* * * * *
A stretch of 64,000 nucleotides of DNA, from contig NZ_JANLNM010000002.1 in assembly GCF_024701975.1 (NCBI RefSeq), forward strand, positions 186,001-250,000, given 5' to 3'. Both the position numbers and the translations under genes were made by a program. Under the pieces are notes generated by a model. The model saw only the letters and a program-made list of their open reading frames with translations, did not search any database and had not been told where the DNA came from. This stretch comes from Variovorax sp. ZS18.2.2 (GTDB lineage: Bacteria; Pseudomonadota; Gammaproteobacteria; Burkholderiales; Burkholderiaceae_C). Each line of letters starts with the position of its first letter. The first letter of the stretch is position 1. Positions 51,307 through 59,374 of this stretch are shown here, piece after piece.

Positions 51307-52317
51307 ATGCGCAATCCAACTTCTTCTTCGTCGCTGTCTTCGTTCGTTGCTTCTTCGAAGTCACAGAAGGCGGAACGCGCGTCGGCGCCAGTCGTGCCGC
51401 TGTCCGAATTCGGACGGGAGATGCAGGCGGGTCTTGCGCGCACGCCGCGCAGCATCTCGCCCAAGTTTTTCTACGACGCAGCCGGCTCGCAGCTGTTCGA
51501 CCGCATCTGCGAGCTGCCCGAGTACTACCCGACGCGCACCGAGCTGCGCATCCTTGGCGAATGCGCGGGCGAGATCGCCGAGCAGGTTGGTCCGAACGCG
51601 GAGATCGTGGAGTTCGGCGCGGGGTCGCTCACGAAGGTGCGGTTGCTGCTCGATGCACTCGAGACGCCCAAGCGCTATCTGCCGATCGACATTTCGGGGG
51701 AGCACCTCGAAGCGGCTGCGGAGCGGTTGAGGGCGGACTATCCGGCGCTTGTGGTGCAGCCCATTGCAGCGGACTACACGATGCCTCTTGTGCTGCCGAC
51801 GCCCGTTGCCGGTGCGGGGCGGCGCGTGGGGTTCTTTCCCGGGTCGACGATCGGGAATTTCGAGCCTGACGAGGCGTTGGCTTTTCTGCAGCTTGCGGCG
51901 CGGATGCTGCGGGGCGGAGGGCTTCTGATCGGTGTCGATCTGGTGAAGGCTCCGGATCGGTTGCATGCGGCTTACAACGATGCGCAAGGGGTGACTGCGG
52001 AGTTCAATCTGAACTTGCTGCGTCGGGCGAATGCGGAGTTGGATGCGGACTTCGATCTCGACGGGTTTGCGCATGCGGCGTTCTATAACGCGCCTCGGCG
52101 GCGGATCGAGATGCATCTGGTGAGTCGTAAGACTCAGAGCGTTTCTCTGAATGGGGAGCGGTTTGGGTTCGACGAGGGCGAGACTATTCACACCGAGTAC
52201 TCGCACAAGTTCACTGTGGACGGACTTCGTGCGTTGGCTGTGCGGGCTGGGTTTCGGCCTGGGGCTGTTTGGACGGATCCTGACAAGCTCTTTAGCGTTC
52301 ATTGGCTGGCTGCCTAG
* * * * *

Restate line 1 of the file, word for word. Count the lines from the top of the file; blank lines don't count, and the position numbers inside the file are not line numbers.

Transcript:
A stretch of 64,000 nucleotides of DNA, from contig NZ_JANLNM010000002.1 in assembly GCF_024701975.1 (NCBI RefSeq), forward strand, positions 186,001-250,000, given 5' to 3'. Both the position numbers and the translations under genes were made by a program. Under the pieces are notes generated by a model. The model saw only the letters and a program-made list of their open reading frames with translations, did not search any database and had not been told where the DNA came from. This stretch comes from Variovorax sp. ZS18.2.2 (GTDB lineage: Bacteria; Pseudomonadota; Gammaproteobacteria; Burkholderiales; Burkholderiaceae_C). Each line of letters starts with the position of its first letter. The first letter of the stretch is position 1. Positions 51,307 through 59,374 of this stretch are shown here, piece after piece.